An online growth mindset intervention in a sample of rural adolescent girls

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Abstract

Background.

Students living in rural areas of the United States exhibit lower levels of educational attainment than their suburban counterparts. Innovative interventions are needed to close this educational achievement gap.

Aims.

We investigated whether an online growth mindset intervention could be leveraged to promote academic outcomes.

Sample.

We tested the mindset intervention in a sample of 222 10th-grade adolescent girls (M age = 15.2; 38% White, 25% Black, 29% Hispanic) from four rural, low-income high schools in the Southeastern United States.

Methods.

We conducted a randomized controlled trial to test the efficacy of the growth mindset intervention, relative to a sexual health programme. We used random sampling and allocation procedures to assign girls to either the mindset intervention (n = 115) or an attention-matched control programme (n = 107). We assessed participants at pre-test, immediate post-test, and 4-month follow-up.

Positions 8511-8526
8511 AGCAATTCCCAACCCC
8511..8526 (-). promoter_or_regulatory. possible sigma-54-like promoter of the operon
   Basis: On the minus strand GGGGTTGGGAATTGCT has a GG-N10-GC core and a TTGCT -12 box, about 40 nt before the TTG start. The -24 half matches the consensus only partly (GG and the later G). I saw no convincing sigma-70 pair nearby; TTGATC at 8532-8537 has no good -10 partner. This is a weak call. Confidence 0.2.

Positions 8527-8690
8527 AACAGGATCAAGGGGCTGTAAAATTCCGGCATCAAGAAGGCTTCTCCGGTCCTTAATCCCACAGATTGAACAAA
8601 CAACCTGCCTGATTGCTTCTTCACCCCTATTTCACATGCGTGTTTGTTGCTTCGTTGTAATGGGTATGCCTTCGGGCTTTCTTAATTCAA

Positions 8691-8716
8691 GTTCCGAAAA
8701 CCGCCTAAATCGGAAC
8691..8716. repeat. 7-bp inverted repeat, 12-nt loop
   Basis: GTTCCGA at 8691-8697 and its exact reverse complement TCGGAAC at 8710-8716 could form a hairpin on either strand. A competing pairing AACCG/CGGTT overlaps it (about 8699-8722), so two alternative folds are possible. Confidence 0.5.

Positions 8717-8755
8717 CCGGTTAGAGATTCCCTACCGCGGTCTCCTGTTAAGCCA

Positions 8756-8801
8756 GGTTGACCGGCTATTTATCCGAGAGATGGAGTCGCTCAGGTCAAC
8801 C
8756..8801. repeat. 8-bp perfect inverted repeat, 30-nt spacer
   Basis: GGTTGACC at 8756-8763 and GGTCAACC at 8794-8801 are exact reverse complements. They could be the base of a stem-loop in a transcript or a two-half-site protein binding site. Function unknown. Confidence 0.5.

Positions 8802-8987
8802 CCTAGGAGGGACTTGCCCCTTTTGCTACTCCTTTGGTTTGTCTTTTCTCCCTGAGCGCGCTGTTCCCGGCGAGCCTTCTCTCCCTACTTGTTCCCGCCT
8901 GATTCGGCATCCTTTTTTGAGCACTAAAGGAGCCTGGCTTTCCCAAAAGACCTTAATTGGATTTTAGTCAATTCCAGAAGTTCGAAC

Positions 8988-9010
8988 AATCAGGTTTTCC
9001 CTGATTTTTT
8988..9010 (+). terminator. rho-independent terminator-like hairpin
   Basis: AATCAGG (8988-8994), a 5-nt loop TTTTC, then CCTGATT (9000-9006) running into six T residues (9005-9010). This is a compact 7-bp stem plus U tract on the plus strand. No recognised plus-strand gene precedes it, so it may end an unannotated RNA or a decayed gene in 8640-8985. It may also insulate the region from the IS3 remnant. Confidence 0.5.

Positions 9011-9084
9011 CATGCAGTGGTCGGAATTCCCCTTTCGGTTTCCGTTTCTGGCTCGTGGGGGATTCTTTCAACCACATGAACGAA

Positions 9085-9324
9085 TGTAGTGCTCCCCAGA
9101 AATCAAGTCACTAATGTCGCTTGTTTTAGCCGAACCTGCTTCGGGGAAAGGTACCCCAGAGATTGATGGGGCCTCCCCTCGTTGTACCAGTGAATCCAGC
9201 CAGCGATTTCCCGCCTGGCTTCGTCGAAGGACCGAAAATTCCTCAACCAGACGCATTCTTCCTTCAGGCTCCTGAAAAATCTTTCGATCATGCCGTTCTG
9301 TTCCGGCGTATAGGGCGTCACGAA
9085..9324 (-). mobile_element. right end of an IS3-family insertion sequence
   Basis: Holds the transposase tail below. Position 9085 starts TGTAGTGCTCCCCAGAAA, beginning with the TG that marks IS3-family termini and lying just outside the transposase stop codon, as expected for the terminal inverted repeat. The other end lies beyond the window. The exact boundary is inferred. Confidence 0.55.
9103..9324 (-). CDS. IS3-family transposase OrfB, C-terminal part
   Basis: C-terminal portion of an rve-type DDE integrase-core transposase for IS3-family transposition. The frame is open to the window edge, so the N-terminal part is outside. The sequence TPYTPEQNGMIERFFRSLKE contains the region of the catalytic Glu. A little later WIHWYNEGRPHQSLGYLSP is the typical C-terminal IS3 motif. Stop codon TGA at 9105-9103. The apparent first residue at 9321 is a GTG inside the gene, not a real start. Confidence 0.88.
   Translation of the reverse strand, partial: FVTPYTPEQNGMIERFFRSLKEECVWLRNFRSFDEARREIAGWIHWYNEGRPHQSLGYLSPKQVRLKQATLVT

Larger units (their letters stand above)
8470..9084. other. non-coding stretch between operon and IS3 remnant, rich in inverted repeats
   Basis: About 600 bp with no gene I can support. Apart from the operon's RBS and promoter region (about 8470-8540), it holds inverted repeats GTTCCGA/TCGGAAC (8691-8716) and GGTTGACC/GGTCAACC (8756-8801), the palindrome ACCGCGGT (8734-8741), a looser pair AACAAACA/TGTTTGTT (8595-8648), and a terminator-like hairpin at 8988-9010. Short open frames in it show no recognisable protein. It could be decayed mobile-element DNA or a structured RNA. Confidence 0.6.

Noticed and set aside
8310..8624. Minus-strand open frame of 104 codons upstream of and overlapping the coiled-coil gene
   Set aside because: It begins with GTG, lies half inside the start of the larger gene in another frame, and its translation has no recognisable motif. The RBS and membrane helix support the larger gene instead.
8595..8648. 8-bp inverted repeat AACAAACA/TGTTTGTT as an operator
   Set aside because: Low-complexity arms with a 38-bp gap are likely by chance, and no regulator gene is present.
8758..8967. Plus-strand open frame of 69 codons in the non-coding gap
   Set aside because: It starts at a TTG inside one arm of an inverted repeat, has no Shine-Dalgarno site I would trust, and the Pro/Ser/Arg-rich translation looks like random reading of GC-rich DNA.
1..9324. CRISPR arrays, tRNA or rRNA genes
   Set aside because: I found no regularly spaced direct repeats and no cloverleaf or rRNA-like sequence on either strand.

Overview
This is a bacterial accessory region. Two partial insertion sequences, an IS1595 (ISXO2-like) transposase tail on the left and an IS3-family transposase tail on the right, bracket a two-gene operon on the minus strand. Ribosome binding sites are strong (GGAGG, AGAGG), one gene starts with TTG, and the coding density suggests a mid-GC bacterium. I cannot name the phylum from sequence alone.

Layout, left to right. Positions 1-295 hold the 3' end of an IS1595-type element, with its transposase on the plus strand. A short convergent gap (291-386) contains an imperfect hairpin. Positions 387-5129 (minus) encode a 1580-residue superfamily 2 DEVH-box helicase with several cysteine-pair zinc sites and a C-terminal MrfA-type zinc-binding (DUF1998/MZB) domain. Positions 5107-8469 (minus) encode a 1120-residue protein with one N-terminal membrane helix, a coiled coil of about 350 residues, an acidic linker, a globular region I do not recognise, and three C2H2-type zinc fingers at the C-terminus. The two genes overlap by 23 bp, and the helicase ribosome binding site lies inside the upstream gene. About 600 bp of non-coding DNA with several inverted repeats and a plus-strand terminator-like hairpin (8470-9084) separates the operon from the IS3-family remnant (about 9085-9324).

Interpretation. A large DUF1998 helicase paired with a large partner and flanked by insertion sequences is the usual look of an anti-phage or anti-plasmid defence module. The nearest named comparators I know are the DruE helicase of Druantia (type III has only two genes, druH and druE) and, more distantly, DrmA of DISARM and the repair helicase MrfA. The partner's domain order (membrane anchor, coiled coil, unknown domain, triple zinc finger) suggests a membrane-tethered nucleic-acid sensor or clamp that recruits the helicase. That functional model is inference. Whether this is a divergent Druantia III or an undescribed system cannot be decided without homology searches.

Results.

Relative to the control condition, students assigned to the mindset intervention reported stronger growth mindsets at immediate post-test and 4-month follow-up. Although the intervention did not have a total effect on academic attitudes or grades, it indirectly increased motivation to learn, learning efficacy and grades via the shifts in growth mindsets.

Conclusions.

Results indicate that this intervention is a promising method to encourage growth mindsets in rural adolescent girls.

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